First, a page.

[2.7 MB, 12 pgs.]
Summer 2010 | Vol. 12 | No. 4
New GHSA Report Shows States Actively Addressing Distracted Driving
A new report released by GHSA highlights states’ effort to combat distracted driving. The report, “Curbing Distracted Driving: 2010 Survey of State Safety Programs,” details a host of approaches states are implementing on this issue. The report points to stronger laws, better data and a greater focus on distracted driving amongst states. Highway safety offices from every state as well as the District of Columbia, Guam and American Samoa responded to the survey used to compile the report.
Key findings show that distracted driving has emerged as a priority for state highway safety agencies. Twentyseven states, D.C., and Guam indicated that distracted driving is included in their Strategic Highway Safety Plans (SHSPs). Since these plans are only updated every few years, GHSA expects this number to increase as additional states update their SHSPs. States also are passing distracted driving legislation, with 28 states, D.C., and Guam now banning text messaging by all drivers. Washington started this trend in 2007, and other states have been following suit. Seven states, D.C., and the U.S. Virgin Islands ban hand-held cell phone use while behind the wheel for all drivers.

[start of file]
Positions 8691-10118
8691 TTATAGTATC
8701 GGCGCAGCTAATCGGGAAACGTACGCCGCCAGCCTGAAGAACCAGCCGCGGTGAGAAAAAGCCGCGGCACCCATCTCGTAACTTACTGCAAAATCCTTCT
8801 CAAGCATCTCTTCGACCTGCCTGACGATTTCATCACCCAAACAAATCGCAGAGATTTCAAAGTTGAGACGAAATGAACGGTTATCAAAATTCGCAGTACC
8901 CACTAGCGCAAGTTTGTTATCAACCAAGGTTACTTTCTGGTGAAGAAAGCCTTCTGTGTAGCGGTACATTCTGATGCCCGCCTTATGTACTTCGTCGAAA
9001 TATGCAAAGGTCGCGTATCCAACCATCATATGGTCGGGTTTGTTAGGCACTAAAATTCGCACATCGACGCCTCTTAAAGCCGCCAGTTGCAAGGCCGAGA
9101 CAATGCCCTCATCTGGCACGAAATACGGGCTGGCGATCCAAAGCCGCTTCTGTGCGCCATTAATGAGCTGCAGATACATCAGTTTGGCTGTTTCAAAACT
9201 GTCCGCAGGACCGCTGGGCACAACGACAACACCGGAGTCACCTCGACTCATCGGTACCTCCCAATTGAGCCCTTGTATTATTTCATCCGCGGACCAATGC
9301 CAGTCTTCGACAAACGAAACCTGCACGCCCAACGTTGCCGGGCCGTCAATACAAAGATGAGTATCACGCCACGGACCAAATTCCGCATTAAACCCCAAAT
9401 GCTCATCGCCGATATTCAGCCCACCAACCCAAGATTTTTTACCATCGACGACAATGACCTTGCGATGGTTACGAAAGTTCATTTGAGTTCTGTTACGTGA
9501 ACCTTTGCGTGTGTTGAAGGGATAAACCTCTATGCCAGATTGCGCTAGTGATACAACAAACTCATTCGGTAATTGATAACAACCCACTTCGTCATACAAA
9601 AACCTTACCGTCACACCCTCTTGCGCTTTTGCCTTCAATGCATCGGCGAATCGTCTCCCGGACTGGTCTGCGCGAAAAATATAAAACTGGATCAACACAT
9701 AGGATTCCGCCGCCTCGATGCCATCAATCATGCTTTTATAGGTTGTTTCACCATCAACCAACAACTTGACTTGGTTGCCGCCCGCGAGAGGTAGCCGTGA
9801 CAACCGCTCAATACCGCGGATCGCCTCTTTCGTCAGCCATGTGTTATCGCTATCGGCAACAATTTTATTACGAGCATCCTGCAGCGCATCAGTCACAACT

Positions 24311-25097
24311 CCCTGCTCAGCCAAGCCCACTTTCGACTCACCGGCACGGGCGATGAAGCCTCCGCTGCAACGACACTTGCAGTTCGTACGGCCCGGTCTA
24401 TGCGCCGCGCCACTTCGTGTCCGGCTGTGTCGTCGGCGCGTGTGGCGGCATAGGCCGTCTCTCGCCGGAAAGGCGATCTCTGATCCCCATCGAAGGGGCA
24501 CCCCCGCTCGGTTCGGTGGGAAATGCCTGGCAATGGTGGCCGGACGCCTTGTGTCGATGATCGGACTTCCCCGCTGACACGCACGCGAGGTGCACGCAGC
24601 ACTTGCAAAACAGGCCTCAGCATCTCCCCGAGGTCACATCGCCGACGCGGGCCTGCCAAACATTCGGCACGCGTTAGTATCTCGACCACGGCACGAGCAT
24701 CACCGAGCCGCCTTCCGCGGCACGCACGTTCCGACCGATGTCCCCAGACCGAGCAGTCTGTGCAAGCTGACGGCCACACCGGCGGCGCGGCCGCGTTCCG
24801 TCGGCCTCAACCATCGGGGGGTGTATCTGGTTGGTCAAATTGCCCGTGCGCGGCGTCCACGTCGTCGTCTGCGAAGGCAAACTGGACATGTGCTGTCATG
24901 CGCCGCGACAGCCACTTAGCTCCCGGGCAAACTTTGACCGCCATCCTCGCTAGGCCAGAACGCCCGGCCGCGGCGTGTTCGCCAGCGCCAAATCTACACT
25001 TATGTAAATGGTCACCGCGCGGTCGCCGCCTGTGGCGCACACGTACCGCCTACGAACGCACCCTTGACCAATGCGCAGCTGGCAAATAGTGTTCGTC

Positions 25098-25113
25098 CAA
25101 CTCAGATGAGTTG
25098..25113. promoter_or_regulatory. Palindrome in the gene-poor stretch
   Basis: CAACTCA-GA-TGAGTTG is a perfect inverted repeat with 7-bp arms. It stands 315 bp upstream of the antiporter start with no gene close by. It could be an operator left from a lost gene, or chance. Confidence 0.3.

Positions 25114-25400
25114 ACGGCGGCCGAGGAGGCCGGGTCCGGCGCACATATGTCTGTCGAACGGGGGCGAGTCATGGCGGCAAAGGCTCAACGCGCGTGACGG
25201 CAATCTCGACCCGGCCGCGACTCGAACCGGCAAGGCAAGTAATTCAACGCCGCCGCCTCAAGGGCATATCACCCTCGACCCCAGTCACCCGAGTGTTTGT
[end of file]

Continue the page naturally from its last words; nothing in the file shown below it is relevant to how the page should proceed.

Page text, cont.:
States not only are passing distracted driving laws, but they also are improving data collection efforts and educating new drivers about distraction. In 2003, only 17 states collected information about distraction in crash reports. Now, 43 states and D.C. report distracted driving as a factor in crashes. Similarly, in 2003, AAA found that only five states had distinct distracted driving sections in their driver license manuals. Now, 32 states and D.C. have these sections.
Distracted driving is a component of driver education in 18 states and D.C., and it is a question on the driver license test in 17 states and D.C. Both public education campaigns and public/private partnerships are emerging as tactics to address the dangers of distracted driving. Thirtyseven states and D.C. have education campaigns to warn about distracted driving. Thirty-five states have worked with other state agencies and private employers to address distracted driving. Sixteen states and D.C. worked with other state agencies or private companies to develop distracted driving policies for their employees.
Additionally, 15 states reported using social media such as Facebook and Twitter to educate motorists and promote anti-distracted driving messages.